The rolling stock of Light Rail consists of three different types of LRVs that are divided into three phases. All LRVs are 20.2 m. long and have 3 sliding doors fitted the left side (when facing the running direction from inside). This means that island platforms cannot be utilized at all in the LRT system.
Phase one LRVs were built by Comeng and put in service in 1988. They are numbered 1001-1070 and accommodate 43 sitting passengers and 161 standees. Phase two LRVs were built by Kawasaki Heavy Industries and entered service in 1992. They are numbered 1071-1090/1201-1210 and accommodate 26 sitting and 185 standees. Cars 1071-1090 are cab cars while 1201-1210 are cabless trailers. Phase three LRVs were built by A. Goninan and entered service in 1997. They are numbered 1091-1110 and accommodate 26 seating and 212 standees. Phase one LRVs have two wheelchair positions while both Phase two and Phase three LRVs have three positions.
Traction systems for both Phase one and two LRVs consist of GTO thyristor chopper and DC traction motors, supplied by AEG, while drives for the Phase three LRVs consist of IGBT VVVF Inverters and AC traction motors provided by Mitsubishi. The maximum speed for all LRVs is 80km/h, although the rarely reach that speed because of the many grade crossings between stations and the close proximity between stations in Tuen Mun, Yuen Long, and Tin Shui Wai.
Physically, from the outside, it is difficult differentiate between the different types of LRVs. There are, however, distinct features that one can use to tell them apart; Phase three LRVs still retain their original electronic displays (green) while all other LRVs have had theirs replaced by new displays (orange).
There are currently nine routes serving the Light Rail system:
*761P operates special services between Yuen Long and Tin Wing (via Wetland Park) at 30-minute intervals from 10:00 to 15:00 daily.
After the opening of West Rail, the demand for Light Rail services between Siu Hong and Yuen Long decreased. Therefore, half of 614 and 615 services were changed to short-distance services operating between Siu Hong and Ferry Pier, numbered and respectively.
The following route runs only during peak hours:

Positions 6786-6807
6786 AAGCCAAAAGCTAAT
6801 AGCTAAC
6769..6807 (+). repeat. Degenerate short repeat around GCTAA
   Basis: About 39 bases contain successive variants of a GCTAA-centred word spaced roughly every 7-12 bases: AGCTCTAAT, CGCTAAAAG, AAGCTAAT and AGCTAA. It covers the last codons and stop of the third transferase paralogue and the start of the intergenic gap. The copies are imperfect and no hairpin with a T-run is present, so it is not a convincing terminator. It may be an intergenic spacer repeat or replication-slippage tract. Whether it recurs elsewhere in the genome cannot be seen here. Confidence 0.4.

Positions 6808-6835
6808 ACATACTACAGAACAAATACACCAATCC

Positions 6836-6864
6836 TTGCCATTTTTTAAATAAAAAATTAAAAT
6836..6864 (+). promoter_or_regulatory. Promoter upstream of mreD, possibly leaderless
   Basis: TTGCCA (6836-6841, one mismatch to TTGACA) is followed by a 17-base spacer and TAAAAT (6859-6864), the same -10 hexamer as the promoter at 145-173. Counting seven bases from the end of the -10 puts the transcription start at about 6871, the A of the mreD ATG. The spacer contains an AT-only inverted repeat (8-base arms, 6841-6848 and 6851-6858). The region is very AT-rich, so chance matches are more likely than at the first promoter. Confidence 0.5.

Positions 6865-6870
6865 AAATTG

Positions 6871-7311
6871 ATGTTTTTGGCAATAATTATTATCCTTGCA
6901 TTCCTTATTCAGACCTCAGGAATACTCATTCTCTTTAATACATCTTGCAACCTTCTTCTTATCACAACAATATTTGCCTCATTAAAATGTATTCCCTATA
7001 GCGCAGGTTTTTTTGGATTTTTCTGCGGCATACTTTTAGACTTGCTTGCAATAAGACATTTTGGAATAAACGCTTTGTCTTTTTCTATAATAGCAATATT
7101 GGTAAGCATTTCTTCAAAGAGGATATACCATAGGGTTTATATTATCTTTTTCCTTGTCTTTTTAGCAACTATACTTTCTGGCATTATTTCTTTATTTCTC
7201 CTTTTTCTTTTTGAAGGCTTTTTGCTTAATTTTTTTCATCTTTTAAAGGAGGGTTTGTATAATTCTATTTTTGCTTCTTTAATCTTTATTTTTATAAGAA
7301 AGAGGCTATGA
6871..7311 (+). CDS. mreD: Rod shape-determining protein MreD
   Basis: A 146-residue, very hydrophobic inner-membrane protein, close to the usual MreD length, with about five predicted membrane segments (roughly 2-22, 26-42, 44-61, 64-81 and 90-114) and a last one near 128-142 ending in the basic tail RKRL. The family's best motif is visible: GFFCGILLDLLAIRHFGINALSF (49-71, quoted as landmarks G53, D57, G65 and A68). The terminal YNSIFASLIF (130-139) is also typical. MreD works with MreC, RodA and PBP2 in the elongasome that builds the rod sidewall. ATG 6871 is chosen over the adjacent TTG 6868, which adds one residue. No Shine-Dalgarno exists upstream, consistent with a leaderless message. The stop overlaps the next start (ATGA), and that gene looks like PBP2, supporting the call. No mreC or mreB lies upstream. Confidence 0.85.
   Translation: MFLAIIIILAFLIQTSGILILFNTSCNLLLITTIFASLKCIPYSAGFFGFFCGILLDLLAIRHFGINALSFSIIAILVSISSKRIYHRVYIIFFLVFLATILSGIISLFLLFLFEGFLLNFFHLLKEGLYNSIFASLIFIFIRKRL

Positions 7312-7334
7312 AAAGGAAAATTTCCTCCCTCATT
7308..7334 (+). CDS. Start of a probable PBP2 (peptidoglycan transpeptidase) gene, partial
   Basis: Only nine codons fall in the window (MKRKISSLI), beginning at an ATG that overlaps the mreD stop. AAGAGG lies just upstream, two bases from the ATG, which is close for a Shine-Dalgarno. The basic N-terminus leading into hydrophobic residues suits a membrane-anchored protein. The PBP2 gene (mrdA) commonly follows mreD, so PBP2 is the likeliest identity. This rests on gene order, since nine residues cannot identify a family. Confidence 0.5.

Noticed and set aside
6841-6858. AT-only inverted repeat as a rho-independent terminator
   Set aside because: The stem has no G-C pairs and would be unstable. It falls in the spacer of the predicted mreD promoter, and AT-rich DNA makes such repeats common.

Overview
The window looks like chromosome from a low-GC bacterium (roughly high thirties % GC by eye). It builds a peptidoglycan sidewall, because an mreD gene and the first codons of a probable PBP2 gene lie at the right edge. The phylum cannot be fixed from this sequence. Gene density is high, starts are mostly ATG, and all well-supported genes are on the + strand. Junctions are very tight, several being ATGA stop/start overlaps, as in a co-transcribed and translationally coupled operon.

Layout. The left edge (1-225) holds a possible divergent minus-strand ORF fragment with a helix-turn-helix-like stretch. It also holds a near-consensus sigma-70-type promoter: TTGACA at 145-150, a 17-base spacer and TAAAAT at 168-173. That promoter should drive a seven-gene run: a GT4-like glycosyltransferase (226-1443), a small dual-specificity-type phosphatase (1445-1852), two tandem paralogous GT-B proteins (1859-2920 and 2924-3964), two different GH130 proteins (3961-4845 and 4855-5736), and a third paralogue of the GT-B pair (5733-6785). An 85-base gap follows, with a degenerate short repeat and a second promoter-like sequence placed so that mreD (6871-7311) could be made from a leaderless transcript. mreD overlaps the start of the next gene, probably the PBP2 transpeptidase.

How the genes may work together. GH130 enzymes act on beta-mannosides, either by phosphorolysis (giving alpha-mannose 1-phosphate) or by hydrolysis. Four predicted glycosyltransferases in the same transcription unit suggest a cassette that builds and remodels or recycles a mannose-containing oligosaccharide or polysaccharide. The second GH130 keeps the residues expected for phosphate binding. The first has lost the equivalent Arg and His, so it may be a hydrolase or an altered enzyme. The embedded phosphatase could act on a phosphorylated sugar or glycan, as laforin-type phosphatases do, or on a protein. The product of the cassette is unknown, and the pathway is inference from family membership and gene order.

Octopus card fares are calculated based on the minimum number of stations travelled (from origin to destination stations), rather than the number of fare zones travelled through. All stations have Octopus card entry and exit processors at the entrances to and exits from platforms. Passengers may enter the system after placing their Octopus card on the reader of an orange-coloured 'Entry Processor' reader. This action is known as 'validation'. At this point, HK$5.80 is deducted from the Octopus card. When the passenger completes their journey, they place their card on a dark-green coloured 'Exit Processor'. At this time, the difference between the HK$5.80 initially deducted, and the value of the fare travelled is refunded to the card. This design ensures that passengers re-validate their cards upon exit, otherwise they must pay the maximum fare of HK$5.80. A third type of processor exists at most platforms. Light-blue in colour, it is an 'Enquiry Processor', and allows passengers to check the balance on their card, along with the 10 most recent Octopus transactions, and, in the case of Personalised Octopus Cards, the number of Light Rail credits accumulated.
Passengers using Personalised Octopus Cards are able to participate in the Light Rail Bonus Scheme. Adults who spend HK$30 in 6 consecutive days, or children who spend HK$15 over the same period get an automatic credit of HK$3 and HK$1.5 respectively. Octopus card holders with student identity stored in the card can enjoy a rebate of HK$3.4 when he spend HK$12 in 4 consecutive days.